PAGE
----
A huge majority of Americans support regulating carbon from power plants. And they’re even willing to pay for it.

June 2

A lopsided and bipartisan majority of Americans support federal limits on greenhouse gas emissions, according to a new Washington Post-ABC News poll that also finds most are willing to stomach a higher energy bill to pay for it.


Matt Brown/Associated Press - Smoke rises from the Colstrip Steam Electric Station, a coal burning power plant in in Colstrip, Mont. On Tuesday, the Supreme Court handed the Obama administration an important victory in its effort to reduce power plant pollution that contributes to unhealthy air in neighboring states.

Fully 70 percent say the federal government should require limits to greenhouse gases from existing power plants, the focus of a new rule announced Monday by the Environmental Protection Agency. An identical 70 percent supports requiring states to limit the amount of greenhouse gas emissions within their borders.  (Read everything you need to know about the EPA's proposed rules).

Democrats and Republicans are in rare agreement on the issue. Fifty-seven percent of Republicans, 76 percent among independents and 79 percent of Democrats support state-level limits on greenhouse gas emissions. Strong tea party supporters are most resistant to limits on emissions by states and power plants; 50 percent say the federal government should impose caps, while 45 percent say they should not.

The cross-party agreement extends to a willingness to pay for such limits with higher energy bills, a flashpoint for debate and a key area of uncertainty in new regulations. Asked whether Washington should still go forward with limits if they "significantly lowered greenhouse gases but raised your monthly energy expenses by 20 dollars a month," 63 percent of respondents say yes, including 51 percent of Republicans, 64 percent of independents and 71 percent of Democrats.

Americans living in coal-heavy states are supportive of limiting greenhouse gas emissions in the poll, even as their states will be forced to make bigger adjustments to meet the EPA's new emissions targets. Among those in states where a majority of electricity is produced by burning coal, 69 percent say the government should place limits on greenhouse gas emissions. Support is a similar 71 percent in states where less than half of electricity comes from coal.*

EPA Administrator Gina McCarthy said during a news conference on Monday that "the high costs of climate inaction" are affecting American children and families today and it is important to limit carbon pollution. She proposed new regulations for a "clean power plant." (The Associated Press)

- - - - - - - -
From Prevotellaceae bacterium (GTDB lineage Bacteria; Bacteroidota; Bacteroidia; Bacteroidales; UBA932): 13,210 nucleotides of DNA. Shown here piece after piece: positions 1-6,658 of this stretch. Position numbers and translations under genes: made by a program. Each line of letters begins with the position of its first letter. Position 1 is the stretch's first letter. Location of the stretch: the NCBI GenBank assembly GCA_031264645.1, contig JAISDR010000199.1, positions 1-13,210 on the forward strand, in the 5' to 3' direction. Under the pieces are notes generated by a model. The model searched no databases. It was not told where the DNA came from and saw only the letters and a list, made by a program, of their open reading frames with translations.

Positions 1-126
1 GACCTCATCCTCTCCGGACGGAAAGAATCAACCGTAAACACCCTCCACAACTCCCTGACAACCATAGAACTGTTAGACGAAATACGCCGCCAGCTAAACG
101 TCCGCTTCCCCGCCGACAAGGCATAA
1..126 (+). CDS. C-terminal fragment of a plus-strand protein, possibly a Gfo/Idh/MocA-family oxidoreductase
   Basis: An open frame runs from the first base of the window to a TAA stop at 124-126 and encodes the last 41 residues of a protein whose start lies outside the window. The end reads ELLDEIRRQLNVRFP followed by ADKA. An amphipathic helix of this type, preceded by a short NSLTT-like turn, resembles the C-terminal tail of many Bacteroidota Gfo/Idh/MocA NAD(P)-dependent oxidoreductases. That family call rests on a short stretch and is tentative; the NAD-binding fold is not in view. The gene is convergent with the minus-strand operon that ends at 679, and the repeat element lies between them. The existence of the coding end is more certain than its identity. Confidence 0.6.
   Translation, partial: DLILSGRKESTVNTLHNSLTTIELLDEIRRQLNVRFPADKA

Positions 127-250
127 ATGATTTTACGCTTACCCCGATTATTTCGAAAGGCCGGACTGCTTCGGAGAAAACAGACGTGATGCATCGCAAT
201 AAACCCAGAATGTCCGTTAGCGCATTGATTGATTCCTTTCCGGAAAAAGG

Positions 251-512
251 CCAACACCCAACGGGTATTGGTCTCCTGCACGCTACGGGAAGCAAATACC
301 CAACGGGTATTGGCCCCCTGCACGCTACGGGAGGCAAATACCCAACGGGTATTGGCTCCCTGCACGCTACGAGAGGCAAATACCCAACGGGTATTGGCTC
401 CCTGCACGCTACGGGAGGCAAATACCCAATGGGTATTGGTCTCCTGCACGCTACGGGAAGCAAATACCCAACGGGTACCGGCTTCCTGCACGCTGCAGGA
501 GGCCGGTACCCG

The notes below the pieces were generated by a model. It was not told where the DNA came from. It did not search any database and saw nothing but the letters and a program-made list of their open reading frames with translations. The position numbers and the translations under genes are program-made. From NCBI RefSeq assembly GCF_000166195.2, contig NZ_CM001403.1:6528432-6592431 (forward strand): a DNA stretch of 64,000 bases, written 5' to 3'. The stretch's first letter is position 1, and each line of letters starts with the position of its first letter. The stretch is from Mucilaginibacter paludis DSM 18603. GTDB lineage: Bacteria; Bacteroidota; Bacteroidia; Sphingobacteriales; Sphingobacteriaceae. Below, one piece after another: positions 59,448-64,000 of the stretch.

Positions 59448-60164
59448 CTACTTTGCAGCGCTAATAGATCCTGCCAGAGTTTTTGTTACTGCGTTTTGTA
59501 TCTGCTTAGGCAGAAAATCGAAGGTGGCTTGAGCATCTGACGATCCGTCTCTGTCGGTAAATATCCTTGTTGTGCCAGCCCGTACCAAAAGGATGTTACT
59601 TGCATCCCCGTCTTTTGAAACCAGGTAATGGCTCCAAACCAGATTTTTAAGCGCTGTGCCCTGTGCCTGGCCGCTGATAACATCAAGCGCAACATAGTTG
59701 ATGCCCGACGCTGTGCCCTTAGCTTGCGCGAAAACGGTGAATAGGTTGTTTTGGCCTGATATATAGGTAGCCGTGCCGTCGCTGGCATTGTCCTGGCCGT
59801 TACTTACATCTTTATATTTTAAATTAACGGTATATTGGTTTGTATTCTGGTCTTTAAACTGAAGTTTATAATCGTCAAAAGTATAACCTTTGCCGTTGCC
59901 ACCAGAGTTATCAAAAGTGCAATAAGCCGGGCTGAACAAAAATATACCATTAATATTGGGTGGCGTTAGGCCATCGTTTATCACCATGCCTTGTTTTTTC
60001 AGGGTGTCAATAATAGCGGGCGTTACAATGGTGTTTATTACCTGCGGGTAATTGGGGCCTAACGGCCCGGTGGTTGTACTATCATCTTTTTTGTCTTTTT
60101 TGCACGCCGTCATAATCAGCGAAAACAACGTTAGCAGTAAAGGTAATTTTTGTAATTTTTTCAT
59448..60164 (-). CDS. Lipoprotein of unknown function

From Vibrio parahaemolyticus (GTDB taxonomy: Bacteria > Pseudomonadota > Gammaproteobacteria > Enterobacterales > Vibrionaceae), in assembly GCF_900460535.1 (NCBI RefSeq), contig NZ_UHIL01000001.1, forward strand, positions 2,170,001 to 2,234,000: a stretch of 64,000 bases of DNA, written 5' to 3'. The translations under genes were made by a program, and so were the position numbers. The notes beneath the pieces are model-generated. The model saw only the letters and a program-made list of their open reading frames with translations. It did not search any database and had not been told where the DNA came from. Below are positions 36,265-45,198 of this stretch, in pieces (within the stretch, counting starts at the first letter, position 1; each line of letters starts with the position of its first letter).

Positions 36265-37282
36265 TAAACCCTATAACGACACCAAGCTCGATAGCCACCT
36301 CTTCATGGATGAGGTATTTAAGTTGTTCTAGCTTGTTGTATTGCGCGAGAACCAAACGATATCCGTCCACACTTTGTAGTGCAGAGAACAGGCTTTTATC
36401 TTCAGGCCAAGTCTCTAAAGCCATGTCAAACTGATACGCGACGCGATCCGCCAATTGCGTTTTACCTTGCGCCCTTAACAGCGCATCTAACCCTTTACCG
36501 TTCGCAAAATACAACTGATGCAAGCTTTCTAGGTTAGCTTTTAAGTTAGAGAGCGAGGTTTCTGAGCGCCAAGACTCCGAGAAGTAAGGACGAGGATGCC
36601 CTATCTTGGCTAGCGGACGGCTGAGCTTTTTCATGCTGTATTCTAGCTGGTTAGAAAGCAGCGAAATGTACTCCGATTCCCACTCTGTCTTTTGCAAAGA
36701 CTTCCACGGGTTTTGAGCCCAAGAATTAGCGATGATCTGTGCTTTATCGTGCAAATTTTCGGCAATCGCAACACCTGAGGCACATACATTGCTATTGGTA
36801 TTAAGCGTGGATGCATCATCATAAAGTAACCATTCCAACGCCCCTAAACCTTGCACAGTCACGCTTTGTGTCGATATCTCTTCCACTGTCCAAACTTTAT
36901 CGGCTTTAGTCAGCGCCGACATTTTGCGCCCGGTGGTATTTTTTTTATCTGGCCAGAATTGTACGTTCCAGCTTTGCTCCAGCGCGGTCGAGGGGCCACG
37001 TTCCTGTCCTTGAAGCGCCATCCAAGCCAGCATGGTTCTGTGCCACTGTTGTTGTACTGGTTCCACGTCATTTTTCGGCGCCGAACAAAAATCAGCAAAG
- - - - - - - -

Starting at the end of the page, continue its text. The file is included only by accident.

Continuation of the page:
The overall results are closely in line with Post-ABC polling since 2009, where between 65 and 75 percent have supported limits on greenhouse gases from power plants. In the new survey, half of respondents were asked about direct limits on power plants while half were asked about new regulations placing the onus for emissions limits on states. In each phrasing 70 percent supported federal government limits on greenhouse gas emissions.

Wide support for greenhouse gas emissions parallels a broad concerns over the impact of global warming. Nearly seven in 10 say "global warming, also known as climate change" is a serious problem facing the country, with 57 percent calling it "very serious." Three quarters of Democrats say global warming is a very serious problem, compared with just 33 percent of Republicans.

The Post-ABC poll was conducted May 29 to June 1 among a random national sample of 1,002 adults, including users of conventional and cellular phones. Results from the full survey have a margin of error of plus or minus 3.5 percentage points.

*States where coal represents the majority of electricity consumed: West Virginia, Kentucky, Wyoming, Indiana, Missouri, North Dakota, Utah, Ohio, Wisconsin, Nebraska, Kansas, New Mexico, Maryland, Michigan, Colorado, Iowa, Tennessee, Arkansas, Montana. The sample size for respondents in these states is 280, carrying a margin of error of seven percentage points. Data on state consumption from the Energy Information Agency.

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